A Marsh Island
A lesser known Jewett work, “A Marsh Island” (1885), was written directly after Jewett’s successful “A Country Doctor” (1884). The story develops as a romantic triangle between city artist Dick Dale, rural woman Doris Owens, and yokel Dan Lester.
The blossoming romance of Dick and Doris turns platonic, however, and Doris marries boorish Dan Lester, while Dick Dale returns to the city, where he tells his male companion, “It really was a lovely old place. I used to wish for you with all my heart.”
The novel also has undertones of an impulse to freedom, as if some part of Doris (or her author) were fighting an inner calling for her to remain unmarried. As Lester waits to speak with serious intention, “[Doris] would have been thankful to find a way of escape.” (Chapter XV, “A Marsh Island”).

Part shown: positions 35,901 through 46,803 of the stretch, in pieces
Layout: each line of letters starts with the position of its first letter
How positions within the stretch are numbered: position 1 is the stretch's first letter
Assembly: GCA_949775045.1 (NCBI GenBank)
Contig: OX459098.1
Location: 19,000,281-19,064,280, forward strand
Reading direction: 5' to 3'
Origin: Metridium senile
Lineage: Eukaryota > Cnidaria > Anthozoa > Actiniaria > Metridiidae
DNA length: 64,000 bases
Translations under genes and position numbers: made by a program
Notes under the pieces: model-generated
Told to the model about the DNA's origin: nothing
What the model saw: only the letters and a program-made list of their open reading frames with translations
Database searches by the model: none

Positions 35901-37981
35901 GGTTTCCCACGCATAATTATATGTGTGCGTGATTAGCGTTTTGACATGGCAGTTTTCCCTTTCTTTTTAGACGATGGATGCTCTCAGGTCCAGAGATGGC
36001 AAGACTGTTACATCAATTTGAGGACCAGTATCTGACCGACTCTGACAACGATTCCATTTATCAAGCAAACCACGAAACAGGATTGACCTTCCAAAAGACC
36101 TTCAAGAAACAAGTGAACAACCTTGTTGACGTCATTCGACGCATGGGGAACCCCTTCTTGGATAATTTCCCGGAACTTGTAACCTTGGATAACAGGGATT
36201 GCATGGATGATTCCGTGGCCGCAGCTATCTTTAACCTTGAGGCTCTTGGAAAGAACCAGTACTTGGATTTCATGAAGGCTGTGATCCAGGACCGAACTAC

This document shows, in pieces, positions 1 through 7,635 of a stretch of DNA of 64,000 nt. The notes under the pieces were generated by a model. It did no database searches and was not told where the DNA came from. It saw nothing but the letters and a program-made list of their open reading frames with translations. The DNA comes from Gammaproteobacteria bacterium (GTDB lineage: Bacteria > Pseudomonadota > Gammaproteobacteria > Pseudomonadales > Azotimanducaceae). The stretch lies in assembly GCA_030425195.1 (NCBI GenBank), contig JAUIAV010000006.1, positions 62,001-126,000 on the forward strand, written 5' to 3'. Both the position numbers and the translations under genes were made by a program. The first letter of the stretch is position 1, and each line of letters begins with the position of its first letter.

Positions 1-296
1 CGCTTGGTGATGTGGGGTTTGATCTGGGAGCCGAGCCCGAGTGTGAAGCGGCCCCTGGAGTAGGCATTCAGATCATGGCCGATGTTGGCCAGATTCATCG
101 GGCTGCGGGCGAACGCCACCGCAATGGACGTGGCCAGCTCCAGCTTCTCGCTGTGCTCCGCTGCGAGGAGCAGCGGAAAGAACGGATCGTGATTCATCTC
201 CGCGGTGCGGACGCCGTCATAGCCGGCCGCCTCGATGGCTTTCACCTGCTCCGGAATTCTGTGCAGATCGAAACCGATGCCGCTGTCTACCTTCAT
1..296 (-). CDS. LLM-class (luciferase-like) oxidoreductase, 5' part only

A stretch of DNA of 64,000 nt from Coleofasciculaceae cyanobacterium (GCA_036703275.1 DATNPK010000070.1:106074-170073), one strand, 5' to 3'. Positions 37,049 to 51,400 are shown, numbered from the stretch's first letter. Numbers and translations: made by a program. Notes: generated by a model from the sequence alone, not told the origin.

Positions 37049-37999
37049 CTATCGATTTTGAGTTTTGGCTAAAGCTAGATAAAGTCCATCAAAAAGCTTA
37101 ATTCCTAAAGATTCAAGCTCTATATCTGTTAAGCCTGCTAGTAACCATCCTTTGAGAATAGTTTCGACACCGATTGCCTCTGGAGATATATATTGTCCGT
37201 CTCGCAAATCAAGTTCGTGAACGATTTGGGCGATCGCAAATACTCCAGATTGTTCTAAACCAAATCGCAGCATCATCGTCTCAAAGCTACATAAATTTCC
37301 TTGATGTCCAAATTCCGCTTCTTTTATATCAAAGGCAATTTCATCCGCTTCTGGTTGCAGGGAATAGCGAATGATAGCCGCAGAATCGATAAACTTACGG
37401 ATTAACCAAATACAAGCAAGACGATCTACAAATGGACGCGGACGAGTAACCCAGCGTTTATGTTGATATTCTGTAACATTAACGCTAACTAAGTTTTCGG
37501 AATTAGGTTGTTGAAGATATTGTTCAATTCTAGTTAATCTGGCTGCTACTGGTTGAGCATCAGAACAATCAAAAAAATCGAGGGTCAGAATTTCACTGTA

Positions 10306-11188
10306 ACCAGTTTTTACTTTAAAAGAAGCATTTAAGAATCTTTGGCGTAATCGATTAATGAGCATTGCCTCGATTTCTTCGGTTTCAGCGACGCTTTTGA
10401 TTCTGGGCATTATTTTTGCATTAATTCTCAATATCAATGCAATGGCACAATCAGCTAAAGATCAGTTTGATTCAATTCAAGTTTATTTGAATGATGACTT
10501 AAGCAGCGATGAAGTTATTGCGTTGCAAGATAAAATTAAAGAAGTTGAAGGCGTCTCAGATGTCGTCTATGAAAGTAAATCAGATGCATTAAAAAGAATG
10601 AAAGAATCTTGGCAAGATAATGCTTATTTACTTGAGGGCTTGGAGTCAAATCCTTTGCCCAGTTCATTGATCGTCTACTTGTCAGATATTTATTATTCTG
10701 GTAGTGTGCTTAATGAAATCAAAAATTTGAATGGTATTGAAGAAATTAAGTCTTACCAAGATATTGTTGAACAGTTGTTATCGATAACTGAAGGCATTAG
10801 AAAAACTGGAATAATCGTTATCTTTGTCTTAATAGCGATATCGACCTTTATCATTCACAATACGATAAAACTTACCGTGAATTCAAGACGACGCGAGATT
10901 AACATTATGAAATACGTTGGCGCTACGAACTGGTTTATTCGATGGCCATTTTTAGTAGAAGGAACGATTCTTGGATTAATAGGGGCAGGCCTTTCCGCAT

Dr. Don James Brown, Assistant Professor of 19th-Century American Literature at the University of Tulsa, asserts that “A Marsh Island” is the first American gay novel.